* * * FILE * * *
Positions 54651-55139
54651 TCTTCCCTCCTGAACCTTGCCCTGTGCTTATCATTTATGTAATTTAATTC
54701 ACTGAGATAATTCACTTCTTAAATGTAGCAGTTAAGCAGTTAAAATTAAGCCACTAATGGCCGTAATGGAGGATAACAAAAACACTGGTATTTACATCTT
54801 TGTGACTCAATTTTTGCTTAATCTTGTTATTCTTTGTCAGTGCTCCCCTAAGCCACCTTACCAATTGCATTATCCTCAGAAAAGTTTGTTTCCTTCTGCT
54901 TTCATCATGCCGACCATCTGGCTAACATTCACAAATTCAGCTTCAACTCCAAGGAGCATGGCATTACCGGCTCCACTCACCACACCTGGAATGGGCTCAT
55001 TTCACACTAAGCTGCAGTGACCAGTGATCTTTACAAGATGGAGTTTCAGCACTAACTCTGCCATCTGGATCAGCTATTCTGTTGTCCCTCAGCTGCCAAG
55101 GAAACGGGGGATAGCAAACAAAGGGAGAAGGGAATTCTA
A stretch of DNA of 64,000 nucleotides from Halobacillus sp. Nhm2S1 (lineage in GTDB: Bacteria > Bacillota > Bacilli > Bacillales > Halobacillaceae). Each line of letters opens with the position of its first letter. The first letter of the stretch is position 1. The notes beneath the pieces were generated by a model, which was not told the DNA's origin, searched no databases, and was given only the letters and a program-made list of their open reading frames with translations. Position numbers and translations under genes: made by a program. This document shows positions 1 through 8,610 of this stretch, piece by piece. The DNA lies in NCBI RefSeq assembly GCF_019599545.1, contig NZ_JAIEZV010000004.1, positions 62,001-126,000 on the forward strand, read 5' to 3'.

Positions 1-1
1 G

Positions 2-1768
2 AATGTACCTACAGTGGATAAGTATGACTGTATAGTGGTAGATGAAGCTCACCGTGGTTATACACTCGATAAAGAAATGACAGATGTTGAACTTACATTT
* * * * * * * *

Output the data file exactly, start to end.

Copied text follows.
Positions 54651-55139
54651 TCTTCCCTCCTGAACCTTGCCCTGTGCTTATCATTTATGTAATTTAATTC
54701 ACTGAGATAATTCACTTCTTAAATGTAGCAGTTAAGCAGTTAAAATTAAGCCACTAATGGCCGTAATGGAGGATAACAAAAACACTGGTATTTACATCTT
54801 TGTGACTCAATTTTTGCTTAATCTTGTTATTCTTTGTCAGTGCTCCCCTAAGCCACCTTACCAATTGCATTATCCTCAGAAAAGTTTGTTTCCTTCTGCT
54901 TTCATCATGCCGACCATCTGGCTAACATTCACAAATTCAGCTTCAACTCCAAGGAGCATGGCATTACCGGCTCCACTCACCACACCTGGAATGGGCTCAT
55001 TTCACACTAAGCTGCAGTGACCAGTGATCTTTACAAGATGGAGTTTCAGCACTAACTCTGCCATCTGGATCAGCTATTCTGTTGTCCCTCAGCTGCCAAG
55101 GAAACGGGGGATAGCAAACAAAGGGAGAAGGGAATTCTA
A stretch of DNA of 64,000 nucleotides from Halobacillus sp. Nhm2S1 (lineage in GTDB: Bacteria > Bacillota > Bacilli > Bacillales > Halobacillaceae). Each line of letters opens with the position of its first letter. The first letter of the stretch is position 1. The notes beneath the pieces were generated by a model, which was not told the DNA's origin, searched no databases, and was given only the letters and a program-made list of their open reading frames with translations. Position numbers and translations under genes: made by a program. This document shows positions 1 through 8,610 of this stretch, piece by piece. The DNA lies in NCBI RefSeq assembly GCF_019599545.1, contig NZ_JAIEZV010000004.1, positions 62,001-126,000 on the forward strand, read 5' to 3'.

Positions 1-1
1 G

Positions 2-1768
2 AATGTACCTACAGTGGATAAGTATGACTGTATAGTGGTAGATGAAGCTCACCGTGGTTATACACTCGATAAAGAAATGACAGATGTTGAACTTACATTT